The Western Australian government has put out a call for WA property owners to watch out for roof repair conmen who are asking payment for work that isn’t carried out.
The warning, which comes from government bodies representing consumer protection and building and energy, focuses on conmen purporting to be roof repairers targeting those who are not aware of their consumer rights.
In one instance, a property owner was doorknocked by three conmen in fluoro shirts, who claimed to be roof repairers and said the property owner’s roof and gutters needed to be repaired. After being paid $7,000, they ended up doing damage to the roof, rather than repair it.
Another case saw a property owner approached by two men claiming to be roof tilers who just happened to notice a hole in the property owner’s roof that needed fixing.
One of the men went up to the roof and discovered a broken tile, yet the property owner believes the tile was broken by the conman.
He rejected the offer by the conmen to have the roof fixed.
Lanie Chopping, Commissioner for Consumer Protection, said that, in these instances, consumers need to be aware of their right of a cooling-off period for unsolicited sales, such as those from doorknockers claiming to be tradespeople.
“Under the Australian Consumer Law, a cooling-off period applies to unsolicited sales and means no money can change hands and no work be carried out for 10 business days, in which time the consumer can cancel the contract without penalty,” Ms Chopping said.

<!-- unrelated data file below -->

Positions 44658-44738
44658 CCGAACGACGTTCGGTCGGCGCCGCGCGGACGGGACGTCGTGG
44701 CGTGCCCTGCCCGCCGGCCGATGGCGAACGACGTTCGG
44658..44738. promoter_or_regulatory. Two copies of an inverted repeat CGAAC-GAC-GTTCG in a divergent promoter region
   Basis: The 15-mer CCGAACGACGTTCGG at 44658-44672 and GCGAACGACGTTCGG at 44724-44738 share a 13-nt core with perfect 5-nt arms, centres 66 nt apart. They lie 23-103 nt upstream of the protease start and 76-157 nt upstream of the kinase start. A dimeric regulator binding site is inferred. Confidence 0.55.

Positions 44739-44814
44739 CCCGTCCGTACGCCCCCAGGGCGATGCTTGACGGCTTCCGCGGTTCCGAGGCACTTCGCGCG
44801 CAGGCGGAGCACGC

“Even if you have invited a tradesperson to your home to only provide a quote, the cooling-off period still applies.
“We recommend that consumers get more than one quote for work around the home and check the credentials of the business before signing any contracts or handing over any money. Ask for references, inspect previous work and carry out an internet search of the business name to see if positive or negative comments arise.”
If approached by conmen claiming to be tradespeople, Ms Chopping said that their initial pitch would be friendly in nature and likely reference how lucky the property owner was that the conmen just so happened to identify the issues.
“In reality, the price is often more than the dodgy job is worth. It’s also difficult for consumers to track down these traders for a refund, or to make a warranty claim, if they are not satisfied,” she said.
In addition, Ken Bowron, Building Commissioner, pointed out that the Home Building Contracts Act states that home building and related work valued between $7,500 and $500,000 requires a contract.
“If the value of the building or associated work is between $7,500 and $500,000, the contract must be in writing and be signed by both the owner and the builder,” Mr Bowron said.
“The contract cannot provide for the builder to receive a deposit of more than 6.5 per cent of the total value of the work.”
Once the work has commenced, the builder must not demand or accept payment for work that has not been performed or materials that have not been supplied.
To protect themselves further from non-compliant contracts, Mr Bowron said that property owners need to make sure they read the information in the “Notice for the home owner” section before signing anything.
“This notice summarises the requirements of the Home Building Contracts Act and should be provided to the owner by the builder,” he concluded.